One thing that is not really a problem but freaked me out is that the G-Ro is always slightly tilted and I am always wondering if it will fall over. It won’t, and what is pretty cool is that you can fully open the front bag without it falling over. But it is something to get used to.
Now, I might have put too much in for a four day trip, but here is the main issue with the G-Ro. For its size it is ridiculously heavy – you know, like the first two Black Sabbath albums heavy. With its big wheels it feels great to pull the bag, but once you get to some stairs, you get a rude awakening. No, you can’t roll it down most stairs, as it would bounce and as with all two-wheel bags you have the issue of a slight angle going down a step making the bag fishtail. The heaviness of the bag is exacerbated by the uselessness of the handle on the side, which doesn’t pull out at all and thus for my fat fingers is a trap and great to remove fingernails rather than a way to carry the bag or pull it out of the overhead compartment.
All in all, I am not punishing myself for backing this product, but it is only useful for a certain use case. In essence, it is a glorified backpack or laptop bag, but not a full travel companion. I’m looking forward to using it for weekend business trips that last two days, as it will force me not to buy things. But with all the hype and the plethora of useful features that the web site and the videos promise us, I found it underwhelming, especially for this price.
I work remotely and with a team eight hours away from me. Many will be in the same boat, and often the problem with this is that your meetings are late at night your time, but early for the others. Furthermore, the other team meets in a room early in the morning. This either means that they are fresh and bushy tailed or annoyed after having been stuck in traffic. Many different moods and agendas at play here. To avoid this being a frustrating experience, here are seven tips any team in the same situation should follow to ensure that everyone involved gets the most out of the conference call:
Be on time and stick to the duration – keep it professional – of course things go wrong, but there is no joy in being in a hotel room at 11pm listening to 6 people tell each other that others are still coming as they are “getting a quick coffee first”. It’s rude to waste people’s time. The meeting time should be information and chats that apply to all, regardless of location and time. You can of course add a social part before or after the meeting for the locals.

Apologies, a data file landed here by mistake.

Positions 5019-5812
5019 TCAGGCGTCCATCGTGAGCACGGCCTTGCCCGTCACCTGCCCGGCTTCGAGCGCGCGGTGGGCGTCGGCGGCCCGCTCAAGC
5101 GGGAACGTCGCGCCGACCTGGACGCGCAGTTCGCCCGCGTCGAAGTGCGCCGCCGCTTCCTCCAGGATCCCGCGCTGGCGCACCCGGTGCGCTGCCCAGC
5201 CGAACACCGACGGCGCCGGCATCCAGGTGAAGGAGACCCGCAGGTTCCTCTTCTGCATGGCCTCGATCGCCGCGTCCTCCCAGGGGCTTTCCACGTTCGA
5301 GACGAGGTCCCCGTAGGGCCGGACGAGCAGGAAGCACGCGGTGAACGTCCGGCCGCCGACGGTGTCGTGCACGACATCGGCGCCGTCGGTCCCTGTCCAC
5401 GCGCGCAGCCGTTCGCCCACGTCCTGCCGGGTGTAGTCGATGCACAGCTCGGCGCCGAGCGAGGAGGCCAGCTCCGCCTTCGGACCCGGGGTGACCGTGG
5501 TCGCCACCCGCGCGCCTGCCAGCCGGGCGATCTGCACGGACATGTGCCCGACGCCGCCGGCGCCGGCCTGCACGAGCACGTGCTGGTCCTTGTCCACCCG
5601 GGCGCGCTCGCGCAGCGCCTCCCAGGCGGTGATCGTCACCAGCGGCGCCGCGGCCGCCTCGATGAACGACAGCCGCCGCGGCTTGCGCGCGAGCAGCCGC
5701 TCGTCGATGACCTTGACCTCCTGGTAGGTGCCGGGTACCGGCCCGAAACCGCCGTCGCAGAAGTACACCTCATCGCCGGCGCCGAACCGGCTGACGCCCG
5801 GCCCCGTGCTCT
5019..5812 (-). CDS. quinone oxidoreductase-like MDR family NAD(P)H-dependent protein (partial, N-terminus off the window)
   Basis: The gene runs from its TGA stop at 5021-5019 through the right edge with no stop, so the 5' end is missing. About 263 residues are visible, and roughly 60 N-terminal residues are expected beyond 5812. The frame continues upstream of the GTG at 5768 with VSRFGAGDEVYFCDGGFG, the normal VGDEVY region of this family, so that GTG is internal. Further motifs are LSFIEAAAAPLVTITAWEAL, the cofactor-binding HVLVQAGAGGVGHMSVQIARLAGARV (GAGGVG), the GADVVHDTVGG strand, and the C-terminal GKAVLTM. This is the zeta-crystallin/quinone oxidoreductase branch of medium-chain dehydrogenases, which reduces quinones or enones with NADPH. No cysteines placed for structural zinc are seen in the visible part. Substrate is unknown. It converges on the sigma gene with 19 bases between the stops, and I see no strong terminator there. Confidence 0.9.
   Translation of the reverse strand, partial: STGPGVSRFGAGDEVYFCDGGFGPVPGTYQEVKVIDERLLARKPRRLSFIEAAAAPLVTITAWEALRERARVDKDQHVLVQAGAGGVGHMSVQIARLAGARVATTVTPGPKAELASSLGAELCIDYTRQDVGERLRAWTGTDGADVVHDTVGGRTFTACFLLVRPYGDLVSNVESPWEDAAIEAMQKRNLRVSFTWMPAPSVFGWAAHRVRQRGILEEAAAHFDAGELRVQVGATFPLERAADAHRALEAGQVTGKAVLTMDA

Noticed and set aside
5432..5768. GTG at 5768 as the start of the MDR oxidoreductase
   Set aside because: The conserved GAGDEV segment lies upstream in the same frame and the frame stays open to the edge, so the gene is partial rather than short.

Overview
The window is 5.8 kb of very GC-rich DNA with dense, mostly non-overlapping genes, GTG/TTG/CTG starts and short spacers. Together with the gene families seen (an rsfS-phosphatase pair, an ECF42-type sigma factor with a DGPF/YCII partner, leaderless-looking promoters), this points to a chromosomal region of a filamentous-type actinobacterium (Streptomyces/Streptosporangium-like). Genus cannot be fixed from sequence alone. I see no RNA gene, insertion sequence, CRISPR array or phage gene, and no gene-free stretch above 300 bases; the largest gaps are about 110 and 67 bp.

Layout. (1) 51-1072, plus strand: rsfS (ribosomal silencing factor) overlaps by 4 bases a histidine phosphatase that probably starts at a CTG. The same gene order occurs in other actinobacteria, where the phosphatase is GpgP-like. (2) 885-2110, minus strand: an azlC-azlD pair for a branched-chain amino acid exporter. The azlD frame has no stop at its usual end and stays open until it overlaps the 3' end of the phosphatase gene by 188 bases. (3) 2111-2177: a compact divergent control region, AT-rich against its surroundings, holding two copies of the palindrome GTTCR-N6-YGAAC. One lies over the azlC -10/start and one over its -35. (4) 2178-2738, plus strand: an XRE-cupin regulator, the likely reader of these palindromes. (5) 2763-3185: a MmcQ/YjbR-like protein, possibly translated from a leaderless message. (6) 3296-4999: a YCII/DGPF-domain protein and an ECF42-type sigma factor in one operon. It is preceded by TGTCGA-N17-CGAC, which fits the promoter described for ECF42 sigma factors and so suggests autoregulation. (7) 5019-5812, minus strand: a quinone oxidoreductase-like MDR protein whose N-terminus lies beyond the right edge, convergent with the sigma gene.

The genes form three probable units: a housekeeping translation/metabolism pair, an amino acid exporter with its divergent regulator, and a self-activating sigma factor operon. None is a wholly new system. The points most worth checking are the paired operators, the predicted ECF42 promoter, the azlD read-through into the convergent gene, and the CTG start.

Have a meeting agenda and stick to it – that way people who have a hard time being part of the meeting due to time difference can decline to come to the meeting and this may make it shorter
Have the agenda editable to everyone available during the meeting – this way people can edit and note down things that have been said. This is beneficial as it acts as a script for those who couldn’t attend and it also means that you can ensure people remotely on the call are on the ball and not watching TV
Introduce yourself when you speak and go close to the mic – for people dialing in, this is a feature of the conference call software, but when 10 people in a room speak, remote employees who dialed in have no no idea what’s going on.
Avoid unnecessary sounds – as someone dialing in, mute your microphone. Nobody needs your coughing, coffee sipping, or – at worst – typing sounds – on the conference call. As someone in the room, don’t have conversations with others next to the microphone. Give the current presenters the stage they deserve.
Have a chat window open – this allows people to post extra info or give updates when something goes wrong. It is frustrating to speak when nobody hears you and you can’t even tell them that it doesn’t work. A text chat next to the conf call hardly ever fails to work and is a good feedback mechanism
Distribute presenter materials before the call – often presenting a slide deck or web product over Skype or others fails for various reasons or people dialing in are on a very bad connection. If they have the slide deck locally, they can watch it without blurs and delays